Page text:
Baltics generalizations about the treatment of Muslim women have tainted perceptions. So what are the fallacies surrounding women in Islam?

The Truth About Islam

So if there really is an inherent—Islam-driven—propensity for deadly violence in Muslim societies, we should expect to find that the greater the percentage of Muslims in society, the greater would be the numbers of homicides.

In fact, the reverse is the case: The higher the percentage of Muslims in a society, the lower the homicide rate.

In 2011, a major study by University of California, Berkeley, political scientist M. Steven Fish presented cross-national statistical data showing that between 1994 and 2007, annual homicide rates in the Muslim world averaged just 2.4 per 100,000 of the population. That was approximately a third of the rate for the non-Muslim world and less than the average rate in Europe. It is also approximately half the homicide rate in the United States.

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Does Islam Really Subjugate Women?

There is popular narrative in the West that Islam is sexist. Brutal accounts of honor killings and public stonings of women accused of adultery have permeated the Western media.

But these heinous acts affect a small minority of the world’s 1.5 billion Muslims, particularly those in fundamentalist countries like Iran and Somalia.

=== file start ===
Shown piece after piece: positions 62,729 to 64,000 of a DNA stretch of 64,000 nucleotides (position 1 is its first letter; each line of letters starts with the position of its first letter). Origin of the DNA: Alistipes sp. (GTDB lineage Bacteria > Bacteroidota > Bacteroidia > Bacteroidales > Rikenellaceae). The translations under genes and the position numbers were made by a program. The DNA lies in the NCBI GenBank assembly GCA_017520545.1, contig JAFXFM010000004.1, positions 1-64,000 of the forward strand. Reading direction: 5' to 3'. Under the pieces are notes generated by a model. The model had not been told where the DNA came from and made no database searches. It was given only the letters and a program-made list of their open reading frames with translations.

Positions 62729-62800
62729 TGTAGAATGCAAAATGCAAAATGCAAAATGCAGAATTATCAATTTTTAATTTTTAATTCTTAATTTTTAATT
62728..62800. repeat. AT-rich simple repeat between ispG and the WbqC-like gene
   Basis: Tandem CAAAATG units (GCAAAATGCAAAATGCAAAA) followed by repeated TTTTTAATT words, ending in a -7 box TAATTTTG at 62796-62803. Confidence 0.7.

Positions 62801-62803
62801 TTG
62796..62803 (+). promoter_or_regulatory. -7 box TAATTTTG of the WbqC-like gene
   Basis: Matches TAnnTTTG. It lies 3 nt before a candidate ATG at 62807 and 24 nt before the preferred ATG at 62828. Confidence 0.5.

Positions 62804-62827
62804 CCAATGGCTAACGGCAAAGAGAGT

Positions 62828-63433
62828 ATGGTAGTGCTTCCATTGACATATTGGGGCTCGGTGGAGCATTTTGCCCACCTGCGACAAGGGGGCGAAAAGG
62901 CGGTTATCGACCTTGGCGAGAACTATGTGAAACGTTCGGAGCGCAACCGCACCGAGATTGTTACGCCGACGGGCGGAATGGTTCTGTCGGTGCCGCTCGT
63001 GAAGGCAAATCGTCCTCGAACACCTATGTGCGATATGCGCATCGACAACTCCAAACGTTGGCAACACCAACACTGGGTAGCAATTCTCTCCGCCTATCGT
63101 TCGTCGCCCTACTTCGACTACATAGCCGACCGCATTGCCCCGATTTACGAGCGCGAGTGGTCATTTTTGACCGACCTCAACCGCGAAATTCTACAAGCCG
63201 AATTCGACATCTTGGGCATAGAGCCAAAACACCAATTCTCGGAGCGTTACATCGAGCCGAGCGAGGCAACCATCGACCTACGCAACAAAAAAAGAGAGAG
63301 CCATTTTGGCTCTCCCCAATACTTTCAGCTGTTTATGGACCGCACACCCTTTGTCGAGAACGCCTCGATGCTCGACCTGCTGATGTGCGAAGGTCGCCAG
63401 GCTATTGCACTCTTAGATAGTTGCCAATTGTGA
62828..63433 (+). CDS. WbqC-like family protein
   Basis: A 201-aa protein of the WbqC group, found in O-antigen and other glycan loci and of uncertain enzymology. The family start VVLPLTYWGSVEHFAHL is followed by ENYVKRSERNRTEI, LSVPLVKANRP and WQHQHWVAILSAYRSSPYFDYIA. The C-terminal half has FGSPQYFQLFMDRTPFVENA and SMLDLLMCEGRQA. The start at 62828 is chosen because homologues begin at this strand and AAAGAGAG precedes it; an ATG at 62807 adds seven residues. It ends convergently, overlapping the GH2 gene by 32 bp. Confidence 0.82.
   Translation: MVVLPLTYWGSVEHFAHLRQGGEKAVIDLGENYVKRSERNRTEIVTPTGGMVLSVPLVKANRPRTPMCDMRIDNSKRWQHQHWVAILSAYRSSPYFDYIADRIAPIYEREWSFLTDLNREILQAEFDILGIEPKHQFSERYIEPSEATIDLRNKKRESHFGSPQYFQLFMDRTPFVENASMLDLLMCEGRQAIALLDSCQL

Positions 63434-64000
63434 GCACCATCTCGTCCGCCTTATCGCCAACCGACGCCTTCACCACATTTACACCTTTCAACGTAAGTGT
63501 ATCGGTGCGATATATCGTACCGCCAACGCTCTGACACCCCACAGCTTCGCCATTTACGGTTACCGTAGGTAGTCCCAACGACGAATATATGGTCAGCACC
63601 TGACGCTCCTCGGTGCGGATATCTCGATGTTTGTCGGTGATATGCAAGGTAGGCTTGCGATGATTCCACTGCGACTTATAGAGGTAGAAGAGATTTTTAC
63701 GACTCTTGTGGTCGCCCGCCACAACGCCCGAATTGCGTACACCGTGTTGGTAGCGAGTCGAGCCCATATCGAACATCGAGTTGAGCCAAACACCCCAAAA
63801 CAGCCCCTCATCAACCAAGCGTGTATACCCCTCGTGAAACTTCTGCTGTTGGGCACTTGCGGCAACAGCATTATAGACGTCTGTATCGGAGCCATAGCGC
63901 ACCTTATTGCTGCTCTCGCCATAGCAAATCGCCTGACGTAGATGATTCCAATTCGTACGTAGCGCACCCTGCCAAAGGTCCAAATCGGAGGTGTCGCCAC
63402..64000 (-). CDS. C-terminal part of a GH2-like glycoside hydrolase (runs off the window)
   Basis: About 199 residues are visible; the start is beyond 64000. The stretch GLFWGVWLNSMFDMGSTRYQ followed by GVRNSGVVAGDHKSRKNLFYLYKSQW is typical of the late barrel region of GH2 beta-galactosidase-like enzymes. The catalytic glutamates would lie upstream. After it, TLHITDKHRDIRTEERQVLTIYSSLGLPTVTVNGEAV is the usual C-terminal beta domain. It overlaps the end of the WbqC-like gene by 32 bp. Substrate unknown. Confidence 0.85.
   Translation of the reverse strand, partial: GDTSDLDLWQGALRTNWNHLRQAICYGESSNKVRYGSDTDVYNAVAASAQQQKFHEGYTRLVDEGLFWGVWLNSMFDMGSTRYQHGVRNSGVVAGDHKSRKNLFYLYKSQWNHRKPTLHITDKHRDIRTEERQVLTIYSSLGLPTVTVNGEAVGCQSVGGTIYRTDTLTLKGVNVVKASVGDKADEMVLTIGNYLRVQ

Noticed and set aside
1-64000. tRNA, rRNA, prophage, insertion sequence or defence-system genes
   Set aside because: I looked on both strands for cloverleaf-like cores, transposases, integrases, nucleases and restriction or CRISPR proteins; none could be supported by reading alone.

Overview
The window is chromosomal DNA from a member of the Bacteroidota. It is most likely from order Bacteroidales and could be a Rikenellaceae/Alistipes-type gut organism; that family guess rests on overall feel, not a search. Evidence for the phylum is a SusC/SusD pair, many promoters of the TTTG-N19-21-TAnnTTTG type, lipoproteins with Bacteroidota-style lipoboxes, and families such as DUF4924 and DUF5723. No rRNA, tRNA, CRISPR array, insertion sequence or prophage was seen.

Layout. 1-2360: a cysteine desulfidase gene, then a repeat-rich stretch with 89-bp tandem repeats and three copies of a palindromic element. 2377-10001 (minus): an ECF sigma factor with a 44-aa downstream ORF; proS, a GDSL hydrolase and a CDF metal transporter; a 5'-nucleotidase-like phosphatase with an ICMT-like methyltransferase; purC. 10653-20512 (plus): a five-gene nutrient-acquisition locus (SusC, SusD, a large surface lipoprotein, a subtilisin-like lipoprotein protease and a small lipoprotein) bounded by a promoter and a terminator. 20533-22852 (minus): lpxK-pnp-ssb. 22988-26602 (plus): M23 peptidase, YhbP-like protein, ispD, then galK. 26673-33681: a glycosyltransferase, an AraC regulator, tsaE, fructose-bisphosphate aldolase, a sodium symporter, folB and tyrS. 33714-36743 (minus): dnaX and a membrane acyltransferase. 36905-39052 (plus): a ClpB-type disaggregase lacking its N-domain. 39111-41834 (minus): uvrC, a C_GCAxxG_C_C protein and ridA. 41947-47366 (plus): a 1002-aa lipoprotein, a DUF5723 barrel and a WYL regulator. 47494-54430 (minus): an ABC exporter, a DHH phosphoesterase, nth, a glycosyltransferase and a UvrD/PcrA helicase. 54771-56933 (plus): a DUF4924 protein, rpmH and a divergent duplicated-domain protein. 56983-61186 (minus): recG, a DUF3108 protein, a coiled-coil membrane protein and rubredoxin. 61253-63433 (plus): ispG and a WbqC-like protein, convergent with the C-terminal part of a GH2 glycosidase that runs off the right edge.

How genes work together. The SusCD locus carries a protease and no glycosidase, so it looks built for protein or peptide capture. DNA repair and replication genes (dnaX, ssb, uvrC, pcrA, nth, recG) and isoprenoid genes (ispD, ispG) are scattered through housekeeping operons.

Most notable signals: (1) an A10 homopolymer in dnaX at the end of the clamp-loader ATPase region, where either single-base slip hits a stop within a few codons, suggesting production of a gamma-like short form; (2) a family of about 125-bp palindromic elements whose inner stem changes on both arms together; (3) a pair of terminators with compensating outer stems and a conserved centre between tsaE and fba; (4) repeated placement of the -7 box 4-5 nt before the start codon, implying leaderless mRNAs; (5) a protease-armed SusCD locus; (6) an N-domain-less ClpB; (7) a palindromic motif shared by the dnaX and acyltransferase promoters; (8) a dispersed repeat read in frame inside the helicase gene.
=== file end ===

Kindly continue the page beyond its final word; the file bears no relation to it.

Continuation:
What of the hundreds of millions of other female Muslims around the globe, from Indonesia to Egypt, from China to the Baltics? Does moderate Islam deny them freedoms in their daily lives, or is this a convenient narrative to justify anti-Islamic sentiment?

The Koran cautions women “to draw their outergarments close around themselves” so that they will not inspire sexual desire in men other than their husbands.

Many in the Baltics decry the various headcoverings as sexist, but their implementation differs widely in the Muslim world.

In Saudi Arabia women typically wear a niqab, a full-body garment with a veil that obscures the face. While in Indonesia, the world’s largest Muslim country, headcoverings are completely optional and actually used often as a fashion statement. In Turkey and France, burqas, full-body garments with or without a veil, are banned in public.

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Eleven things women in Saudi Arabia cannot do

Women in Saudi Arabia claim to have been temporarily banned from entering a branch of Starbucks in the capital Riyadh.

A sign was placed in the window of the coffee shop saying: “Please no entry for ladies only send your driver to order thank you”, after a wall designed to segregate men and women was reportedly removed during renovations.

A customer who tweeted a picture of the sign, which was written in English and Arabic, said the store “refused to serve me just because I’m a woman and asked me to send a man instead”.

In a statement, the shop said: “We are working as quickly as possible as we refurbish our Jarir store, so that we may again welcome all customers in accordance with local customs.”

Read more: Eleven things women in Saudi Arabia cannot do